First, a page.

Canine Asthma, Dog Asthma: Causes, Symptoms, Diagnosis, Treatment

Canine Asthma, Dog Asthma: Causes, Symptoms, Diagnosis, Treatment, Natural Remedy

Asthma is not just a human disease and can also affect animals, including dogs and cats. When your pet suffers an asthma attack, it is due to inflammation and spasm of the airways as well as excessive production of mucus. This leads to difficulty in breathing.

Canine Asthma, Dog Asthma Causes, Symptoms, Diagnosis, Treatment

Dogs can get asthma, just like humans. Other pets, including cats, can get asthma as well; asthma is actually much more common in cats than in dogs.

Diagnosing a dog with asthma is fairly straightforward, though treating a dog's breathing problems can be more complex. Like treating human cases of asthma, dog owners must work with their veterinarian to find the precise combination of treatments and medications that will most effectively control the pet's asthma.

What causes Canine Asthma, Dog Asthma?

This condition is also referred to as allergic bronchitis and is often caused by your dog inhaling allergens (bacterial or fungal). Pollen and dust can also cause an allergic reaction - so a dog that sniffs flowers could inadvertently inhale allegens leading to allergic bronchitis (Asthma). As the Bronchi start to fill up with mucus they will contract and spasm resulting in your dog developing a harsh cough or rapid and shallow breathing. Other causes of the condition can include stress.

Although any dog can develop this condition it is more common in middle age dogs - any owners that like to smoke should also be aware that this can trigger an asthmatic episode (not only that but it can cause Cancer too - so please pet lovers if you smoke take it outside).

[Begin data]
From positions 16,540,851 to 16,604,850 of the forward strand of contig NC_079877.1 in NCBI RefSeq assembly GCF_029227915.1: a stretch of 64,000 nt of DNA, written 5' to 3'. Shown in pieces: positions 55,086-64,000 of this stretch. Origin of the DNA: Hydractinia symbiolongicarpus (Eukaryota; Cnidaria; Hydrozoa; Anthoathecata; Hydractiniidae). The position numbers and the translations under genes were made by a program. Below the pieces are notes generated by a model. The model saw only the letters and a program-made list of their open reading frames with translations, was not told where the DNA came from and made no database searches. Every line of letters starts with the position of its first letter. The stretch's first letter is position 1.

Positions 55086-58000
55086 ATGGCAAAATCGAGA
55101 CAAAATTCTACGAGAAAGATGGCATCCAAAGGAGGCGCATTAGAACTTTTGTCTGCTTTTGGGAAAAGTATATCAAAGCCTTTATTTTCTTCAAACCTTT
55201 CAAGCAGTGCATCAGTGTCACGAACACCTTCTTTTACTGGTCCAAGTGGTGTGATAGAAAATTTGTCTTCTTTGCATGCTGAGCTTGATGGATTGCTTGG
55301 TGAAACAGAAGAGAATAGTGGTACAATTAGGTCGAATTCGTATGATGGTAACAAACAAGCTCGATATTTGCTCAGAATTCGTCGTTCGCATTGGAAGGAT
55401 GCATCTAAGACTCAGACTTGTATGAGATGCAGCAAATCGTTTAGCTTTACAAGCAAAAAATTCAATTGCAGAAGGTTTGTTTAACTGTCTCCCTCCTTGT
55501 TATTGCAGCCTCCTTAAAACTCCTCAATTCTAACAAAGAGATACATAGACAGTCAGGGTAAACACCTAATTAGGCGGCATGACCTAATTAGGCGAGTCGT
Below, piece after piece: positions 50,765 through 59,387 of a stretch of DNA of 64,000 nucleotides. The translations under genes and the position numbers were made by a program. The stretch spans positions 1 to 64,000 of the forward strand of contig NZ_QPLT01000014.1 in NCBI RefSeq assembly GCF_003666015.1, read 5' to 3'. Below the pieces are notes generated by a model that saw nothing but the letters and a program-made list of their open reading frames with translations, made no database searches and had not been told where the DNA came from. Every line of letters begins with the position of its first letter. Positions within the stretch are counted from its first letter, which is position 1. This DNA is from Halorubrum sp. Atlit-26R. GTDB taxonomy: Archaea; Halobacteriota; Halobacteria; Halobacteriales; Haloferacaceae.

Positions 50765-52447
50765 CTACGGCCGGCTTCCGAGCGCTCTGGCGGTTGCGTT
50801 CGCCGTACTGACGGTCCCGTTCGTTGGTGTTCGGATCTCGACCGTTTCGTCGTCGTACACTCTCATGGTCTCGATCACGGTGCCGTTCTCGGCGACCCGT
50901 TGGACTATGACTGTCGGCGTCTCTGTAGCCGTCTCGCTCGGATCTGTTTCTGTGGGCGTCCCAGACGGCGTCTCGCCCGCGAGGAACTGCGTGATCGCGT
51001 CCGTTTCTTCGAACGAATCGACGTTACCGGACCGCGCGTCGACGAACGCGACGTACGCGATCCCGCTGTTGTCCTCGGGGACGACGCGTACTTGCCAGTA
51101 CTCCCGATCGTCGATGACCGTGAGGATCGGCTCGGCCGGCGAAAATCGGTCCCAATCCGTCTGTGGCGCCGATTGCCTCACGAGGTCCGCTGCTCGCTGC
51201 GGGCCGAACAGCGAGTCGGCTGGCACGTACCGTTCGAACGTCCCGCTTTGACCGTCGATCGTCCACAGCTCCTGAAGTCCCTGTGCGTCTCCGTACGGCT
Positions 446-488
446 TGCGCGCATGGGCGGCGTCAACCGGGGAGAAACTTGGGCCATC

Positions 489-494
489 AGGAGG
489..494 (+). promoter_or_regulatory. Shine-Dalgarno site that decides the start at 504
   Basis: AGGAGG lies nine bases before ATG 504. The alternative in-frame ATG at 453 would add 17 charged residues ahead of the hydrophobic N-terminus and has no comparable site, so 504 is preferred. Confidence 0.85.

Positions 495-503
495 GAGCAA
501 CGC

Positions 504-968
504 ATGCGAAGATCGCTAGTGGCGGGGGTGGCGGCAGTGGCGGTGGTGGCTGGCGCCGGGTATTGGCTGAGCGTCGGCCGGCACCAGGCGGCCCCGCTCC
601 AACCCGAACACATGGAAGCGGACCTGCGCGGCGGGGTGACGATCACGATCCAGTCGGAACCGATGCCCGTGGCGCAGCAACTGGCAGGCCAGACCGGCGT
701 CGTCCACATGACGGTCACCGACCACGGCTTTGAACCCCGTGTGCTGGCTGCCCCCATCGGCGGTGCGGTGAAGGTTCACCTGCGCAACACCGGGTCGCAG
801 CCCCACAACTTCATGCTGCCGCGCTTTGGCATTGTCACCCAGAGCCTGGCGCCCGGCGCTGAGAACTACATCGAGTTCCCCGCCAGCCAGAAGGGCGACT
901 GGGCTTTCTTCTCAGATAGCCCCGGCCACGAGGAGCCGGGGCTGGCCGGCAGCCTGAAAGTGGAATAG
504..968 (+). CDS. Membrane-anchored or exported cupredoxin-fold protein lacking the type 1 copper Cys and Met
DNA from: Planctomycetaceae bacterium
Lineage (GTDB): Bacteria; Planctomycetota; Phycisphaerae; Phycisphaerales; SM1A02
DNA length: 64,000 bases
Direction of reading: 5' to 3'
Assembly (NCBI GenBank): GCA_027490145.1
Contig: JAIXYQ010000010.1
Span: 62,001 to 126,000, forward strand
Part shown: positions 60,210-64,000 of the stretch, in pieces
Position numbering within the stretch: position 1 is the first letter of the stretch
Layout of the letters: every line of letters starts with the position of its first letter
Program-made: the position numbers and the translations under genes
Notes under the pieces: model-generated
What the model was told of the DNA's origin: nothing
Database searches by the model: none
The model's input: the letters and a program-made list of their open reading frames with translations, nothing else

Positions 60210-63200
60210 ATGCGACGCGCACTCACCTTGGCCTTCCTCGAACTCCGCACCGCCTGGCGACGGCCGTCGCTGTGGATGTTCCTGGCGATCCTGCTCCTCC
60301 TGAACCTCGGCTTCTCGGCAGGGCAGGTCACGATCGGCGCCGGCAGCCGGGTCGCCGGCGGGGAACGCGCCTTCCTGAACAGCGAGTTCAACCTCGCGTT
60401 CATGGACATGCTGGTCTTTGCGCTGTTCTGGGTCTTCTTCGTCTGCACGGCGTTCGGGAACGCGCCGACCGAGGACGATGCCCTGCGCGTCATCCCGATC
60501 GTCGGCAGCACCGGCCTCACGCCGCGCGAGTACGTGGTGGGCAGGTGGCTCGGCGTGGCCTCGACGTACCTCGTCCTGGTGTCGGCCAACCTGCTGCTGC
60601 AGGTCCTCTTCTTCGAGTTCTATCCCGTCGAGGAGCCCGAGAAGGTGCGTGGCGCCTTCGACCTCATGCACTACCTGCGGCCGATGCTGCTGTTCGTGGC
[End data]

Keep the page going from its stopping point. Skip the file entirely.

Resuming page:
Symptoms of Dog Asthma, Canine Asthma

Canine Asthma, Dog Asthma Causes, Symptoms, Diagnosis, Treatment
A dog's asthma attack can be triggered by allergies, irritants like cigarette smoke or dust, dry air, exercise, and other forms of exertion, like barking. When the dog's asthma is irritated, the bronchi — the airway passages that extend down into the lungs — begin to excrete mucus and bronchi spasms occur, making breathing difficult as the dog's airway narrows due to inflammation and constriction.

The constricted, inflamed and mucus-filled bronchi make it difficult for the asthmatic dog to breathe. A dog with asthma may exhibit the following symptoms during an attack:

  • Wheezing
  • Coughing
  • Open-mouth breathing
  • Panting
  • Blue colored gums
  • Respiratory distress
It's also common for a dog with asthma to refuse to drink or eat during an asthma attack; since breathing is difficult, the dog refuses food and drink, as this disrupts normal breathing. Even cases of less severe asthma can cause a dog to refuse to eat or drink. In a dog whose asthma is undiagnosed, the pet owner may be confused as to why their seemingly healthy dog is refusing food and water.

Diagnosing a Dog With Asthma

To diagnose a dog with asthma, pet owners must bring their dog to the veterinarian for an examination. Chest x-rays are a routine step in diagnosing a dog's asthma. Respiratory infections must be ruled out, as symptoms of a respiratory infection can be similar to the signs of asthma. For cases where there is an acute onset of asthma, the veterinarian will also want to check the dog for an obstruction in the airway; chest x-rays are an effective method of checking for obstructions.

Canine Asthma, Dog Asthma Causes, Symptoms, Diagnosis, Treatment